the vase is the thing

My friend Linda just opened an Etsy shop. Check it out HERE. I couldn’t resist ordering a couple of these adorable hand built small pots to give as gifts. The two-part one in the foreground, I am keeping for myself…must admit to difficulty parting with the others but that’s love for you.

Because there is no drainage hole, I am using it, stacked, as a vase. I can see putting wooden matches in it and using the rough surface for striking. At only a few inches tall, it is easy to incorporate into a tablescape or use as a bright spot in cramped quarters.

The other two little pots do have drainage holes. I wanted them to be used inside without worrying about leakage staining surfaces. Enter Tillandsias: problem solved.

You can see how putting it in a saucer would obscure the three little pot feet that are part of its charm.

I’m sorry I don’t know the names of the Tillandsias but I can tell you that I got them from a new Solabee shop that just opened in a remodeled space across the street from the post office in NW Portland (24th & Thurman) next door to the new home of Betsy & Iya (another great gift buying destination).

I’ll link here to Rambling in the Garden, where Cathy hosts ‘In a Vase on Monday’ where we have gotten hooked on bringing the garden’s goodness indoors.

friday grab bag…and more foliage


I’ll start with the foliage, joining (Christina) for her Garden Bloggers’ Foliage Day. Finally, after three tries, I’ve gotten a Tetrapanax ‘Steroid Giant’ to take. Thank you, (Jane).


Valerie Finnis must have been something special to get this beautiful Artemesia named after her…and (Linda) is just as special for passing it along.


My consolation prize for missing Hortlandia was a visit to Xera, where I OD’d on luscious plants and brought home these two.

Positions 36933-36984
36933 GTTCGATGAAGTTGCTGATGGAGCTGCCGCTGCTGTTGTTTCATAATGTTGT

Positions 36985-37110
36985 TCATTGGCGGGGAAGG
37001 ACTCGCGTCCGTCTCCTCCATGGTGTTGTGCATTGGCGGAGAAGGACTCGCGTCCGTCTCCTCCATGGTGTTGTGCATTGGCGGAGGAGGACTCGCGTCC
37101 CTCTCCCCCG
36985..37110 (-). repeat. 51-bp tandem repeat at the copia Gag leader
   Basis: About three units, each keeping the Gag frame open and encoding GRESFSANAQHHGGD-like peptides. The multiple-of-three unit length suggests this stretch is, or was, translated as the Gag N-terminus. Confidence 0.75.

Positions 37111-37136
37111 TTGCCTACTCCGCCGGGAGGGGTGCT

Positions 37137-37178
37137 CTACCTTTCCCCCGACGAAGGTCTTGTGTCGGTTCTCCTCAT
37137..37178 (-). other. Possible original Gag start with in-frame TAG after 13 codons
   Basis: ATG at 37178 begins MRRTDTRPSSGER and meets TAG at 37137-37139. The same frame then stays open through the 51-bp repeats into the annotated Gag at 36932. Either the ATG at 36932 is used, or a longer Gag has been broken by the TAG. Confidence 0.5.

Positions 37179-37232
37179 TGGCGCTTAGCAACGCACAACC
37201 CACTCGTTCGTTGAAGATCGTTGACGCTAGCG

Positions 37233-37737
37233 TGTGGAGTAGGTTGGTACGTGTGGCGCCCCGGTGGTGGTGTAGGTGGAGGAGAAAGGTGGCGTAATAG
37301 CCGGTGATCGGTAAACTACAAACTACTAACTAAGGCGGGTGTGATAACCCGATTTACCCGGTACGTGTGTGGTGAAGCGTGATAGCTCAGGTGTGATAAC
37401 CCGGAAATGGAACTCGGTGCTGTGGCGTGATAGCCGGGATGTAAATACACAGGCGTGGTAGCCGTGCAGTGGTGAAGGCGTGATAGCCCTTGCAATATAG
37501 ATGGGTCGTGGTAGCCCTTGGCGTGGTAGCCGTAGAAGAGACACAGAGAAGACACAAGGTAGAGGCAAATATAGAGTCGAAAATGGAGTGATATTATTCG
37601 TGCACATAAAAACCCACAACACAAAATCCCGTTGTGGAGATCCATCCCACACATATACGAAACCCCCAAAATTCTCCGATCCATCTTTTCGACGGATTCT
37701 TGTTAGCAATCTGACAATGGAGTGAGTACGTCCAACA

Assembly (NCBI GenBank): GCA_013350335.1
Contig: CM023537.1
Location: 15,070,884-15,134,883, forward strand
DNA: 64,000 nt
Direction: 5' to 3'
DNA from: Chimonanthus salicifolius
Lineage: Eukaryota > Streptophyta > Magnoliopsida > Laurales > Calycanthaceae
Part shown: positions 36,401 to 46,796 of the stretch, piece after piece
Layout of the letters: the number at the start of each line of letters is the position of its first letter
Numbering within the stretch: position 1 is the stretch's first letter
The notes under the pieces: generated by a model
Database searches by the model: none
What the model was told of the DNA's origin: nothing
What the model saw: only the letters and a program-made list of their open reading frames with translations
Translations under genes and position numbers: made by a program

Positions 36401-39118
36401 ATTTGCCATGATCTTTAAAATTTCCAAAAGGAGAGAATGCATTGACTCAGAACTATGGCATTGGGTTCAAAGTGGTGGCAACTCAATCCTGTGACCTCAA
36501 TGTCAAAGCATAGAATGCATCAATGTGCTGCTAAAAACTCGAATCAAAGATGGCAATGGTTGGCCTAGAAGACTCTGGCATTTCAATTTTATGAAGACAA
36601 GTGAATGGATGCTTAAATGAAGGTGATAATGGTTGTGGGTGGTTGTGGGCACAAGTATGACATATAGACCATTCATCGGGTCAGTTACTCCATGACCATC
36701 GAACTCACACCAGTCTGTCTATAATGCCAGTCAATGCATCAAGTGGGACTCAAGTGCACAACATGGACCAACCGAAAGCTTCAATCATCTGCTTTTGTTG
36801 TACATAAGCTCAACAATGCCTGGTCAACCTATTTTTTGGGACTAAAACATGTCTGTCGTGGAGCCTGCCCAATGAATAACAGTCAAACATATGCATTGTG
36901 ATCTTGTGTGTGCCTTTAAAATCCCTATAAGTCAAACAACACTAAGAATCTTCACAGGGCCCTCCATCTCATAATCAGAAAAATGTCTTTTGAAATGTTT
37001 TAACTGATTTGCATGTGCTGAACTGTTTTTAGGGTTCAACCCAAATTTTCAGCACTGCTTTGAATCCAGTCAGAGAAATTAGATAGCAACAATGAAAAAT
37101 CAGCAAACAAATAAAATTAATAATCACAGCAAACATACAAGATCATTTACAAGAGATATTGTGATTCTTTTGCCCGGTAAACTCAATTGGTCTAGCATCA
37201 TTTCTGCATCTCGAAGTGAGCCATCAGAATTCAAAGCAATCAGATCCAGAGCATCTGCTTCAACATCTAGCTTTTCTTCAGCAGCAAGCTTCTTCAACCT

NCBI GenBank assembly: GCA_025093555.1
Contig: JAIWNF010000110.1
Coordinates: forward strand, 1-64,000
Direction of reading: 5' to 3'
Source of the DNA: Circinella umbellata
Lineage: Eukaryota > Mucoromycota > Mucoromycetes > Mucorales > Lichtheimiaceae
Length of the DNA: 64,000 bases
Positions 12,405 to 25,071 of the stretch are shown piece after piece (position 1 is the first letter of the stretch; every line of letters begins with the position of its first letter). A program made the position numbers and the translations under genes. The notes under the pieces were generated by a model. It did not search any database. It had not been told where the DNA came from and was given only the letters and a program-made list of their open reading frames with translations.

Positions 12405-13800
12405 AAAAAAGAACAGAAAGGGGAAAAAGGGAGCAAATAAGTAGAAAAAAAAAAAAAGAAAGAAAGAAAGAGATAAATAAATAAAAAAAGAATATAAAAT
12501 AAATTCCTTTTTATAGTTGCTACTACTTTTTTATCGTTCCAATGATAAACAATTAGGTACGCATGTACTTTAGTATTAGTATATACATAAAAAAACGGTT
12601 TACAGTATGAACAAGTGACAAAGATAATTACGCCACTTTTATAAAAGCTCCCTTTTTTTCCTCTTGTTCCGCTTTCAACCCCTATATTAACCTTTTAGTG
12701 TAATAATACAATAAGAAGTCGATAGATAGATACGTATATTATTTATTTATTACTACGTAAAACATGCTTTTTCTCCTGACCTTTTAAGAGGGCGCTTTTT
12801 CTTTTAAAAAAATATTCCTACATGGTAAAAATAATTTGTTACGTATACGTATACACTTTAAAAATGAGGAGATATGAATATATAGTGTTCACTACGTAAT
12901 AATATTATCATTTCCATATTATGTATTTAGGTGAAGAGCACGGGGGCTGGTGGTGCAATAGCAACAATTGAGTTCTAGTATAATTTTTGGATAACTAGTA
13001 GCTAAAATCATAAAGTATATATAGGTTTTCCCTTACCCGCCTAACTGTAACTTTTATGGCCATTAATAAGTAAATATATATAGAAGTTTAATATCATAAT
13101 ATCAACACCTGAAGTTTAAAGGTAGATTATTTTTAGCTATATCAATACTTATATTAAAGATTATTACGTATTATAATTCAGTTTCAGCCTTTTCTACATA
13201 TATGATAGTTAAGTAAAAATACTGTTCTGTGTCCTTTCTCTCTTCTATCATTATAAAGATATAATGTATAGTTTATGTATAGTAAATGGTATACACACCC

Here’s the tag description for Podocarpus macrophyllus ‘Maki’: “A compact form of the Japanese Yew Pine that forms a wonderful fine textured shrub with a distinctly asian appearance to 4′ tall in 5 years and 4’wide. Waxy needles are fresh looking year round. Adaptable to many situations including understory shade. Tough and draught resistant when established but just as happy with regular irrigation. Tolerates extreme heat well and may be grown against a hot wall and even endures dry shade. Underused.” Amen to that! I have it in a pot for now, but it sounds like a trooper, wherever it lands.


You may detect a theme developing here. This one is Pitosporum tobira ‘Tall and Tough’: “Japanese Mock Orange is an exceptionally tough, handsome and long-lived evergreen shrub. Scrolled green/black leaves are good looking year round. In May/June, clusters of white/cream flowers emit a powerful orange blossom fragrance. Full sun to shade in average well-drained soil. Light summer water, extremely drought tolerant when established. To 6′ x 6′ in 5 years. This selection is much hardier to cold than other P. tobira. Fantastic shrub.” OK, there might be more than one theme here, but the one that grabbed me was the indestructible part. The flowers are already starting to open and my nose knows that I did the right thing.


Speaking of indestructible, take a look at Berberis ‘Jamesiana’. Isn’t it a beauty? Now tell me, how can it be that R has a vendetta going against this fabulous shrub. It does have a very prickly personality, but that is just because he keeps hacking away at it to liberate a nearby Italian cypress (of which we have MANY).


On one side, it is complemented by Euphorbia ‘Blackbird’…


…while on the other a carpet of Ajuga ‘Black Scallop’ does the honors. Jim’s pendulous flowers will give way to pearlescent pale yellow drupes on their way to blushing red later on.


I hope you won’t tire of my going on and on about (Joy Creek), but how can I help myself, surrounded by plants like this Weigelia middendorffiana with its charming splashes of orange peeking out of buttery yellow blossoms?

That’s my roundup for this week. I hope you have a memorable weekend.

friday grab bag

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Spring is bustin out all over here in Portland OR. Lots of these street trees soften the urban landscape with clouds of pink and white raining petals everywhere.

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For as long as we lived in NW, Homer ran his little grocery on the corner. The first of these Magnolia trees that he planted was stolen (dug up and carted away in the middle of the night, no less). Undaunted, he quickly replaced it. Here it is in all it’s glory, a tribute to Homer, rest his soul)


Want rocks? Loosened by a cycle of freeze/melt and record rainfall, the cliffs along Hwy 30 between Portland and Scappoose lost their grip and let slide several rockfalls. You’ll see lots of rock walls in gardens around here, meaning that these piles will slowly diminish over time. Get em while they’re hot (and drop by for a cuppa if you can).